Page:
- Each patient in our care for a general anesthesia will be sedated first. This is a simple injection, similar to getting a vaccination. Most pets do not react to this small needle.
- Once they are sedated (just peaceful and calm), we will place an IV catheter (usually in a front or back leg) and tape that into place.
- Then a slow IV drip maintains this IV port for easy delivery of IV medications and fluids when needed.
- Patients are placed on heated water beds during the procedure (and later also in recovery) to keep them warm.
- “Anesthetic induction” refers to the next step, the administration of an IV drug that puts them into an unconscious state.
- When the patient is unconscious, an endotracheal tube is placed into the trachea (the windpipe)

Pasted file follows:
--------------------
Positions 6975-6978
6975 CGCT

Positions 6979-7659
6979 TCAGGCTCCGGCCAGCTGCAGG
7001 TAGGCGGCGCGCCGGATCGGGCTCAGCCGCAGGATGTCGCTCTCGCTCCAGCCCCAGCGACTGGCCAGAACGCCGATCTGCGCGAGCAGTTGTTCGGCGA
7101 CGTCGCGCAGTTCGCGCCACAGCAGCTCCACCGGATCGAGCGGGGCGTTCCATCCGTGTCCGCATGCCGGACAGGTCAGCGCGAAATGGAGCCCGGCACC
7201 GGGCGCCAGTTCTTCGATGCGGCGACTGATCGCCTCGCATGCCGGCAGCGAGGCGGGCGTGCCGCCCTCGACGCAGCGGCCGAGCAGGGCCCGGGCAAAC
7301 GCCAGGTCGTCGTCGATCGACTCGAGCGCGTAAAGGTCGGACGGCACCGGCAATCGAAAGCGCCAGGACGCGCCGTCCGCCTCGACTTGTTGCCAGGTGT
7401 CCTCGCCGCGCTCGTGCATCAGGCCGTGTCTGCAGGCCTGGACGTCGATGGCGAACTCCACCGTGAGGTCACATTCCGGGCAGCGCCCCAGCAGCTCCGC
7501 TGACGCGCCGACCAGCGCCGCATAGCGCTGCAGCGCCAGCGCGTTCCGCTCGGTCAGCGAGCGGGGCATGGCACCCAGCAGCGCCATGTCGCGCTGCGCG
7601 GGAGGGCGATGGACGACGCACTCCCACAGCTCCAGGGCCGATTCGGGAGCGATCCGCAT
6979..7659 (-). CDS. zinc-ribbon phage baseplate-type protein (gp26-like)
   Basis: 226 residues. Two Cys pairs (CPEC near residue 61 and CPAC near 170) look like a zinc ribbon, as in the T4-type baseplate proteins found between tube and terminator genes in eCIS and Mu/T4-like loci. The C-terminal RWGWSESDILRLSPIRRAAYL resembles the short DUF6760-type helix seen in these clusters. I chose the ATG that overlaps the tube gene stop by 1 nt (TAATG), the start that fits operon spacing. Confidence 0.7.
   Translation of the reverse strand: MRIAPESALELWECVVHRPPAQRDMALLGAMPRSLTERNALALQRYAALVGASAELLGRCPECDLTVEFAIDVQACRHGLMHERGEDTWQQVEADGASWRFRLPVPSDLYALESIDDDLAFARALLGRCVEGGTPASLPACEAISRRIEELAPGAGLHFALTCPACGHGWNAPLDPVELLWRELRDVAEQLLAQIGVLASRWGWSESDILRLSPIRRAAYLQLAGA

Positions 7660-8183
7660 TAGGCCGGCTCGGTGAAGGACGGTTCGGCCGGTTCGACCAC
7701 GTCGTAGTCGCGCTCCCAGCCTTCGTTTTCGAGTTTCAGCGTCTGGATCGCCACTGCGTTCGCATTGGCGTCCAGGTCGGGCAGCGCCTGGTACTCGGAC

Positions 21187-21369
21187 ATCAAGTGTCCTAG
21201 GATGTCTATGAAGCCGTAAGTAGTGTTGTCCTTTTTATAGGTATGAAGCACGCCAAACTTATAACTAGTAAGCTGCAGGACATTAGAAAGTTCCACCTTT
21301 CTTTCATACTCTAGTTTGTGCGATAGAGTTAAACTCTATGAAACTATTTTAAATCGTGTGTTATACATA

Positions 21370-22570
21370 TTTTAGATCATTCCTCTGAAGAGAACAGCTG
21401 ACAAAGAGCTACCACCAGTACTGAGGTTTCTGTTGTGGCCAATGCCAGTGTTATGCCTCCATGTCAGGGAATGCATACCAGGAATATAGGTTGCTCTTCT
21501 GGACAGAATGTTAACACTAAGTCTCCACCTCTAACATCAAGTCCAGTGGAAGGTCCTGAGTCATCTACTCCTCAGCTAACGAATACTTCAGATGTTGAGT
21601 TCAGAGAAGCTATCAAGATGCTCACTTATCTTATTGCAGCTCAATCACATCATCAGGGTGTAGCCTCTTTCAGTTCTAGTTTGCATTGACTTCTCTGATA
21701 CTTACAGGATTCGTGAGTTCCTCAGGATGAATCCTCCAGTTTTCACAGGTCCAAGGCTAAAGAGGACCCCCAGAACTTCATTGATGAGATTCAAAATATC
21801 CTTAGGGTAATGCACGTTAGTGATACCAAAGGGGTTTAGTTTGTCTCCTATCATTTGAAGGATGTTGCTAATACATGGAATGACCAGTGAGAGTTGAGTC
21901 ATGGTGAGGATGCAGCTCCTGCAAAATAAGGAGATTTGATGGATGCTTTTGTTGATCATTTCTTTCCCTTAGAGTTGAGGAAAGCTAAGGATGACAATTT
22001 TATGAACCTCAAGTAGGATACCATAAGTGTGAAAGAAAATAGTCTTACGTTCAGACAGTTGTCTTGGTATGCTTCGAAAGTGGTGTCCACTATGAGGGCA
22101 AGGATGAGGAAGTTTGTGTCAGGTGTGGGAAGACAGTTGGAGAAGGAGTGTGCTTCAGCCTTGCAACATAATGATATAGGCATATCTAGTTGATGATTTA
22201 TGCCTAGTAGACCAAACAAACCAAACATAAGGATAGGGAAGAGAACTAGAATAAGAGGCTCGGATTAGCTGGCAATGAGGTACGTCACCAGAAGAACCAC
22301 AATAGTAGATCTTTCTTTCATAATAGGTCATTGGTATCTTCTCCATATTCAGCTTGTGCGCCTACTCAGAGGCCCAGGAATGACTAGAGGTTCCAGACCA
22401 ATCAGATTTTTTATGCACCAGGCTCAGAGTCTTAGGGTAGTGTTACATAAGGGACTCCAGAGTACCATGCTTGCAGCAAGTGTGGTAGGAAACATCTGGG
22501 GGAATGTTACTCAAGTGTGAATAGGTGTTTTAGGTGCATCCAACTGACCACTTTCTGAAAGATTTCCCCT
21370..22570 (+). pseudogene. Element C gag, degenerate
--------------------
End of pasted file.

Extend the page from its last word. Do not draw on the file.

- Anesthetic gas and oxygen is delivered from the anesthetic machine into the patient through the endotracheal tube. The amount of anesthetic gas is adjusted moment by moment, depending on the patient’s anesthetic depth and various parameters being monitored.
Several monitoring tools are used to assess the patient during the full length of the procedure.
- capnography = measuring carbon dioxide levels to help assess respiration (breathing)
- blood pressure monitoring
- pulse oximetry = indirect monitor for oxygen levels in the bloodstream
- esophageal thermometer readings = for monitoring body temperature
- ECG, if needed, will monitor the heart muscle’s conductivity and rhythm.
- Also, of course, basic monitoring of the patient’s anesthetic depth and vital signs are charted throughout.
- Local anesthetics and/or pain medications are administered to decrease the amount of anesthesia required, and these also help to produce a more comfortable recovery.
We are very focused on the quality of care your pet receives during anesthesia, recovery, and all their procedures and interactions in our hospital.